Day trip, along two roads of perpendicular straight lines,
cuts through endless fields, punctuated by bergs
and a prison. One way ends and then begins curves;
first anchored by a rectangle that serves as a dash between
a poetry of smooth golden-rodded turrets’ curves.
Inside, heavy, burnished oak of narrow staircases curl
ever upward; tree repurposed to vine. At last, portholes
peep on the Shiawassee. A swallow’s nest beholds a statue
of the author holding a pike; memory hooked of long ago,
where the river, with its gentle current, yet flows and curves.
Laura is today’s host for dVerse’ Meet the Bar. Laura says:
So today we shall write our poem using any style or meter as long as it contains:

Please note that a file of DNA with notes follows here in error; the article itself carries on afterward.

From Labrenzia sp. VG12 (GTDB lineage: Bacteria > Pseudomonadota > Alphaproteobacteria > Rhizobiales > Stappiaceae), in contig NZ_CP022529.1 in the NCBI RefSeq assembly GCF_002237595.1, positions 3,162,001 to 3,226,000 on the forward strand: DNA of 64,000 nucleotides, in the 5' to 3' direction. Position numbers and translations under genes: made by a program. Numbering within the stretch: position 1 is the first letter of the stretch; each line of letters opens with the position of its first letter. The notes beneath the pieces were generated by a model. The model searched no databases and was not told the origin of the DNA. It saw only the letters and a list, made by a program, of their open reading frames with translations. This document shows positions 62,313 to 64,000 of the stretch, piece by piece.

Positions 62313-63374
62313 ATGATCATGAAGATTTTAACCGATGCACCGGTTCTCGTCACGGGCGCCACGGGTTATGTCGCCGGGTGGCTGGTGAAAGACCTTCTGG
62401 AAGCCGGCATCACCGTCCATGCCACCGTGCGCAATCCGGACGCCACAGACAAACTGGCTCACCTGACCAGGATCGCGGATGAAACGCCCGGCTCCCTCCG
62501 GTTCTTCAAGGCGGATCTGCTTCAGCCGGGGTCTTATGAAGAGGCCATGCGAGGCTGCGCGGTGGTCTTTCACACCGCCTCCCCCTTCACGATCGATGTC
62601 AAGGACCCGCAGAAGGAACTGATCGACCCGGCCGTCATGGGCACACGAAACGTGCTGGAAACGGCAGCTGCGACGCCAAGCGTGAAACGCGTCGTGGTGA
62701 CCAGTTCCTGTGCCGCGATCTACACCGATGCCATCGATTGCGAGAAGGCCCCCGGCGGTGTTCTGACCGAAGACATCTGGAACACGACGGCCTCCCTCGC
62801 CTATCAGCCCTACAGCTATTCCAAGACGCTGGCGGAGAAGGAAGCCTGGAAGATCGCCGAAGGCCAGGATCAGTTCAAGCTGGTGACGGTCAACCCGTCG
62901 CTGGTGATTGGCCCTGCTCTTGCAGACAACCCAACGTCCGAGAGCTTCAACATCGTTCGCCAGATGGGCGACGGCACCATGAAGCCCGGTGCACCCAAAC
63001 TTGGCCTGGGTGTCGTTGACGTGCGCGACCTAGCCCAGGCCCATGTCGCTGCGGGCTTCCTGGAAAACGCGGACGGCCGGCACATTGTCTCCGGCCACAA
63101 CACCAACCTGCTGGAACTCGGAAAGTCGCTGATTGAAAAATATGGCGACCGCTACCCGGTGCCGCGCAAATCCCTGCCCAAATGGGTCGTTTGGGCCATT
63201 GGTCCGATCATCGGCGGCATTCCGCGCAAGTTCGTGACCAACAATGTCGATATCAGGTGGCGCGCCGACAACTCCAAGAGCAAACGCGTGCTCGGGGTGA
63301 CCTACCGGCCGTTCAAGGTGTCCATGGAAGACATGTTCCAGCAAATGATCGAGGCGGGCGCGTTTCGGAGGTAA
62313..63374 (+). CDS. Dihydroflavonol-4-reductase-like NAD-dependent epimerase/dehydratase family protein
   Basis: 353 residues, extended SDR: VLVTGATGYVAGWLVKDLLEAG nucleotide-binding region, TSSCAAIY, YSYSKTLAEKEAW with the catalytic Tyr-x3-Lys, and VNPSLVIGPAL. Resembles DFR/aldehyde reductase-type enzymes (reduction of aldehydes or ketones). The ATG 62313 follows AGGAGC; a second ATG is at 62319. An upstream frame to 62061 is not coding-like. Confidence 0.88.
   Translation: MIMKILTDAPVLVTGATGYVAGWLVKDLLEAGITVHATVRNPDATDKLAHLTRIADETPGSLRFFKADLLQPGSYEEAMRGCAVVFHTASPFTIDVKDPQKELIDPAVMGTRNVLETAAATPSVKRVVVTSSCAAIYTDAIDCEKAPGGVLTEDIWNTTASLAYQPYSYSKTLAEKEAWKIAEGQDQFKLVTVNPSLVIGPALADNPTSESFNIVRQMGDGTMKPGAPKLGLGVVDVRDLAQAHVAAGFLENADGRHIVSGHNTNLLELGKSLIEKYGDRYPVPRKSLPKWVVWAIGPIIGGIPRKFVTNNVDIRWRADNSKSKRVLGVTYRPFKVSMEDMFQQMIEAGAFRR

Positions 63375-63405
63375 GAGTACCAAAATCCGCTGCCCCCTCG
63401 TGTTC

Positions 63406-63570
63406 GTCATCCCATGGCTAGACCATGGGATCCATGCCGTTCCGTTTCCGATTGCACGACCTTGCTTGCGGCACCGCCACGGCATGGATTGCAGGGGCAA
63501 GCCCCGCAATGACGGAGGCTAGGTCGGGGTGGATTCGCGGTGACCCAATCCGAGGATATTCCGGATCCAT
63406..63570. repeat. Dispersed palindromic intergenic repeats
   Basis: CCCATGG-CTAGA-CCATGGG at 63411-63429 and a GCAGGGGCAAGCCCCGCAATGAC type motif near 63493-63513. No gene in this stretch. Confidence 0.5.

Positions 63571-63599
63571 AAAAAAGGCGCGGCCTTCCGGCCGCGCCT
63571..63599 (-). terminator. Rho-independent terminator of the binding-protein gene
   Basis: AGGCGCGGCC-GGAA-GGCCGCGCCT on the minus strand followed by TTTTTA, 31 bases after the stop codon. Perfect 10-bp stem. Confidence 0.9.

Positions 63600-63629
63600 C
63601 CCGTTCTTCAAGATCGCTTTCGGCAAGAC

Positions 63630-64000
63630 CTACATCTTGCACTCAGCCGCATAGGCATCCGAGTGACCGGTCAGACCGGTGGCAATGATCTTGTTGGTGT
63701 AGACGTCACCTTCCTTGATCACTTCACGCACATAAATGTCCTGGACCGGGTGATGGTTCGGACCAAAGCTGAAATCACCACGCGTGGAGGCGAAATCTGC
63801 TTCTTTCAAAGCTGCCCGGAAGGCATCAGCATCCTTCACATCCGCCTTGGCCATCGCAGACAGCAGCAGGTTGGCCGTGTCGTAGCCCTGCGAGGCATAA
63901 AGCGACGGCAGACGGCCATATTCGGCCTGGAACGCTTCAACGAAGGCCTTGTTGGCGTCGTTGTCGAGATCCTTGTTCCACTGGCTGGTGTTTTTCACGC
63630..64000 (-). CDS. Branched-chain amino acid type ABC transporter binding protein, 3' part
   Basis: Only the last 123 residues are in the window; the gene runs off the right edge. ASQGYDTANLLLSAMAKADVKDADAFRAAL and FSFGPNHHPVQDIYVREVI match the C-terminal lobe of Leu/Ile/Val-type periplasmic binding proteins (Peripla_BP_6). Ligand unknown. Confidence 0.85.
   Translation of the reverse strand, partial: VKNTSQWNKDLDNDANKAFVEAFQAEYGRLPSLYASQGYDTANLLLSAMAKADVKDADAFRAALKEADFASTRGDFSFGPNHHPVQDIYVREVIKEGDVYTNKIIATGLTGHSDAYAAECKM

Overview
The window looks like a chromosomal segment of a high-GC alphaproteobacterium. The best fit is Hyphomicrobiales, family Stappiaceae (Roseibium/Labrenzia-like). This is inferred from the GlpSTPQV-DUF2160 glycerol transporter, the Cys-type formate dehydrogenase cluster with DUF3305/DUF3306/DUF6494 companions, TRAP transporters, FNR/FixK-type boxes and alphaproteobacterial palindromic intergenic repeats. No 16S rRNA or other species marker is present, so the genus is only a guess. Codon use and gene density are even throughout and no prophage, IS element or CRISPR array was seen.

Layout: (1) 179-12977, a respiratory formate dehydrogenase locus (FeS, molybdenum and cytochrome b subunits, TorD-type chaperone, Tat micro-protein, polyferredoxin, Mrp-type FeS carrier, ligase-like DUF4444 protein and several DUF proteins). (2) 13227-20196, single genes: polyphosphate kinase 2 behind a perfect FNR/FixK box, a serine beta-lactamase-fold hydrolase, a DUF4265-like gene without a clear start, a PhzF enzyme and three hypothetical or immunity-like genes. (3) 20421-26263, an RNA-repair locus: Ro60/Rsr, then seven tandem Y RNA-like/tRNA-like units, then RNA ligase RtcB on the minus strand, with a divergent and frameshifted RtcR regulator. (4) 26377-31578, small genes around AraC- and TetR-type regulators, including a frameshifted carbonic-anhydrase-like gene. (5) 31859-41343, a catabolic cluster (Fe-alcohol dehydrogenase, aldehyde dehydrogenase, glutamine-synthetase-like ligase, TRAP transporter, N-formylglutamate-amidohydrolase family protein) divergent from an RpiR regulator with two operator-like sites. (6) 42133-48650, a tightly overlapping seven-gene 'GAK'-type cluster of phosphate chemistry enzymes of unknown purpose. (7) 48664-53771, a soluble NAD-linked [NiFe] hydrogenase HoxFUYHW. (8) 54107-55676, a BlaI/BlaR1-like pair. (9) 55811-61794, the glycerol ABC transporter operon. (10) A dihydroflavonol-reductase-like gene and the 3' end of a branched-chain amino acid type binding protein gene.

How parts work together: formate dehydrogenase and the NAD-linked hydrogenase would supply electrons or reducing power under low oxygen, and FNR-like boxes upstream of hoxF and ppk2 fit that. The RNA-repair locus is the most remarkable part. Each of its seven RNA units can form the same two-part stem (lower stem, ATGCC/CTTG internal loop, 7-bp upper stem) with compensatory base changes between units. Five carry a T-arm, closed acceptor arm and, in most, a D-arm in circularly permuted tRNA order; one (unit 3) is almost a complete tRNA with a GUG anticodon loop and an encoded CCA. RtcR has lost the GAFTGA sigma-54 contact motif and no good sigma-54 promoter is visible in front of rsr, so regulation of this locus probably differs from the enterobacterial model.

1a. Epiphora (aka Epistrophe or Antistrophe ). The repeat lines should for the most part be consecutive although allowances are made for alternates as well as the use of the repeat word with variance. Employ repetitions with the maxim ‘ too often is too heavy’!
AND those who like an extra challenge might like add in some
1b. Symploce – the combined use of anaphora and epiphora. Here is an example from Eliot’s “Prufrock”:
“The yellow fog that rubs its back upon the window-panes,
The yellow smoke that rubs its muzzle on the window-panes